8th grade QB Sol-Jay Maiava says Michigan offer leads to motivation, pressure
Sol-Jay Maiava poses with (from left to right) Michigan director of player personnel Tony Tuioti, Michigan coach Jim Harbaugh and his Maiava's father, Luaao Peters.(Courtesy photo)
ANN ARBOR - Sol-Jay Maiava trains six days a week.
He lifts, practices with his team, works out on his own, runs on the beach and studies film of opposing defenses.
These are fairly standard practices for an athlete who aspires to play college football. Maiava, however, hasn't even been to his first high school class yet. But the 15-year-old quarterback from Laie, Hawaii, already has a scholarship offer from Michigan.
"I'm so grateful, I'm so thankful," he said of his first offer. "Not too many kids my age get this opportunity and it's certainly a blessing from the man above. I just have to thank Him and my family. Now I just have to work 10 times harder than I've been doing."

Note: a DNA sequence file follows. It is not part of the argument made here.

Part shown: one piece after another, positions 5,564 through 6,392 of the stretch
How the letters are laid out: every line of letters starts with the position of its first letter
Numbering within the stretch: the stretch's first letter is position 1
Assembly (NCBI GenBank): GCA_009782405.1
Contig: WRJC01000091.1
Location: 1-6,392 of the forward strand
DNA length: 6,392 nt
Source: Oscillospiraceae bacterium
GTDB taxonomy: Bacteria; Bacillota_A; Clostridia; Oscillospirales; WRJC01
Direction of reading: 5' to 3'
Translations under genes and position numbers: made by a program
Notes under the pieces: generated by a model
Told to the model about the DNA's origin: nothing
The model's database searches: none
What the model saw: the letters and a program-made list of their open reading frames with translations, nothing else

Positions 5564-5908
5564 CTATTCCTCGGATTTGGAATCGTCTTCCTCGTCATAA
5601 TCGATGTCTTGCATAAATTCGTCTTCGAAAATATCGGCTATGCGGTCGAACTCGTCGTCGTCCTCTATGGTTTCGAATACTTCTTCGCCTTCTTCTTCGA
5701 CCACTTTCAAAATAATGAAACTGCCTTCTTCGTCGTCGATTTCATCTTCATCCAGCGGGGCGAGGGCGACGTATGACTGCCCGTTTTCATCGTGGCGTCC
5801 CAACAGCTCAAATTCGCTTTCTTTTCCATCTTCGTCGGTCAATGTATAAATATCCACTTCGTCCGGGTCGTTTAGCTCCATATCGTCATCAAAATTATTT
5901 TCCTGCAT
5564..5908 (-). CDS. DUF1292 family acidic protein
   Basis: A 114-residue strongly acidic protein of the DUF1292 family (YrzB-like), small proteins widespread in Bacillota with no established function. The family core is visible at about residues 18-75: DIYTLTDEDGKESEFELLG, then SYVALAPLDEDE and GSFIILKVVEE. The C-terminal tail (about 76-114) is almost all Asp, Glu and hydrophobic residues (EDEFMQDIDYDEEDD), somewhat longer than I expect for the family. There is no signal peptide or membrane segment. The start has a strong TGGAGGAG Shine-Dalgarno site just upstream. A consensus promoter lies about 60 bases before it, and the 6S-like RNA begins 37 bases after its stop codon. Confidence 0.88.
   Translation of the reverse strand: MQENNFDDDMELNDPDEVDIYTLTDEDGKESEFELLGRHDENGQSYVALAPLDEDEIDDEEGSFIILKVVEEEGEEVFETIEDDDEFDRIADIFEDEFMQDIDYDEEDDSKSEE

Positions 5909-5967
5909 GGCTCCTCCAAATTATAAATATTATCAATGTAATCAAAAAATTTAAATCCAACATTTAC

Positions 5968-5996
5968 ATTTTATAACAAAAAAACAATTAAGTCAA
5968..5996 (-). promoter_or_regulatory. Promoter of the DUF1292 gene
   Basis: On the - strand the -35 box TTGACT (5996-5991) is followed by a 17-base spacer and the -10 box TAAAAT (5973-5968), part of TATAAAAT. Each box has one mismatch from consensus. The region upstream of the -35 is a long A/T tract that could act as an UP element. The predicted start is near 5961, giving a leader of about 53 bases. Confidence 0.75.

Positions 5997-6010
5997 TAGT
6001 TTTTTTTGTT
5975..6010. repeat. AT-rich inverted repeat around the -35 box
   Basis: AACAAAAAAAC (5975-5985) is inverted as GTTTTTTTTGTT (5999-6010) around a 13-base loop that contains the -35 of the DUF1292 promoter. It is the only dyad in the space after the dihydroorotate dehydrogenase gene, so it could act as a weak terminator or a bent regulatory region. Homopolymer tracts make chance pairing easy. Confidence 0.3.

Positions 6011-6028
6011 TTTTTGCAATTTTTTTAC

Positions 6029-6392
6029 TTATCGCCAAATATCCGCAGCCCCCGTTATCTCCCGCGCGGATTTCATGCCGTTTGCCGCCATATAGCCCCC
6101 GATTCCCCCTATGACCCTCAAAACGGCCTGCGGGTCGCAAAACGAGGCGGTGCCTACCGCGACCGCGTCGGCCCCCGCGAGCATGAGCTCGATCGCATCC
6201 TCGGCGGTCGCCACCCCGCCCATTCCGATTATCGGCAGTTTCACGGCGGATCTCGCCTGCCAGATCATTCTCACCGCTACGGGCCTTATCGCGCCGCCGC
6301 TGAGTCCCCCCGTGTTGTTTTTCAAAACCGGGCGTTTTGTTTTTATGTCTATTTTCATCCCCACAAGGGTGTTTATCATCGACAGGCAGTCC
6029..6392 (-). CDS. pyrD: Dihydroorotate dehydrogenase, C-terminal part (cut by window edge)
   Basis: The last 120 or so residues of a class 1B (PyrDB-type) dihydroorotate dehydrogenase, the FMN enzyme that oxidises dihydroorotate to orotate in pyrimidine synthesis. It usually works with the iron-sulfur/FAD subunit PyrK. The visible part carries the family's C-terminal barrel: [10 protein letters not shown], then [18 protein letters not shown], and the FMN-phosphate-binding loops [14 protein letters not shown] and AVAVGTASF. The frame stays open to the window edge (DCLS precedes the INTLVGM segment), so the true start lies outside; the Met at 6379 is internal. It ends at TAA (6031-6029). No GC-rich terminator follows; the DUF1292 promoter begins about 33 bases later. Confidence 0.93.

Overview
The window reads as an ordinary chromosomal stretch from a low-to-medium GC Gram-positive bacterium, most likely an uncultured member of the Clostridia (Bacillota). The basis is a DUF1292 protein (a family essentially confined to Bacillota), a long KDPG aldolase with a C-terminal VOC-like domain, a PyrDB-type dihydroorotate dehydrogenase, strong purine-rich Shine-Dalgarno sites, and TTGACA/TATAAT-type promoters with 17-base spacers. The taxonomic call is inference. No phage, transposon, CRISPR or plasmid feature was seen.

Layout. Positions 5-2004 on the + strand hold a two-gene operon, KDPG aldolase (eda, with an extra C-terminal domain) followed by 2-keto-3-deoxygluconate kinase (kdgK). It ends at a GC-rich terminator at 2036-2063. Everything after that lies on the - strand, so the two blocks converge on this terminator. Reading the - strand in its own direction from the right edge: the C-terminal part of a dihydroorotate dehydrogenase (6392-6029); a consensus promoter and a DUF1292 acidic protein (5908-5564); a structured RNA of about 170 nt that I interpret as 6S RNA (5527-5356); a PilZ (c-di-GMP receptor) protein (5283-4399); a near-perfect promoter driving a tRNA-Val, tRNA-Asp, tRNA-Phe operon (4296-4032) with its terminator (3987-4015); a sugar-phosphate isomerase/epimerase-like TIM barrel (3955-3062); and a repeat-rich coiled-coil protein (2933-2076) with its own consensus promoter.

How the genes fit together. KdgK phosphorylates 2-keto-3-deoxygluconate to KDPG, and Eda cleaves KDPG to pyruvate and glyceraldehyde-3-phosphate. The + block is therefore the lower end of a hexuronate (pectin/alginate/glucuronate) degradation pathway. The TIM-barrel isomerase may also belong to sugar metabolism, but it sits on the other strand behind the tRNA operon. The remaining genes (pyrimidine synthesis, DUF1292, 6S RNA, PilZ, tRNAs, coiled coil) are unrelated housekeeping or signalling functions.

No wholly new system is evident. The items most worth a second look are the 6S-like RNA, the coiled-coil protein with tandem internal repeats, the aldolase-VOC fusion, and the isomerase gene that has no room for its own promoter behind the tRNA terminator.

Maiava, 15, received an offer from Michigan coach Jim Harbaugh following a satellite camp last week in Hawaii. The incoming freshman at Kahuku High School had practice with the varsity team earlier the same day and didn't want to miss it because he's battling for the starting varsity quarterback spot, but the timing allowed him to also attend the Michigan camp.
"I was excited because Coach Jim is a big-timer," Maiava said. "I just wanted to meet him and introduce myself to him, get my name out towards him and show him what I can do as an athlete."
After Maiava won a camp competition, Harbaugh approached him and called him out by name. That, alone, was thrilling for Maiava, who was then told to stick around after the camp with his parents. Then Harbaugh, while with Michigan director of player personnel Tony Tuioti, offered a scholarship.
"I looked at Coach Harbaugh and told him 'Are you for real? Are you being serious?'" said Maiava's father, Luaao Peters. "He said 'Yeah, I'm ready to offer now.'"
Maiava's mom, Rosemary Maiava-Peters, was in tears.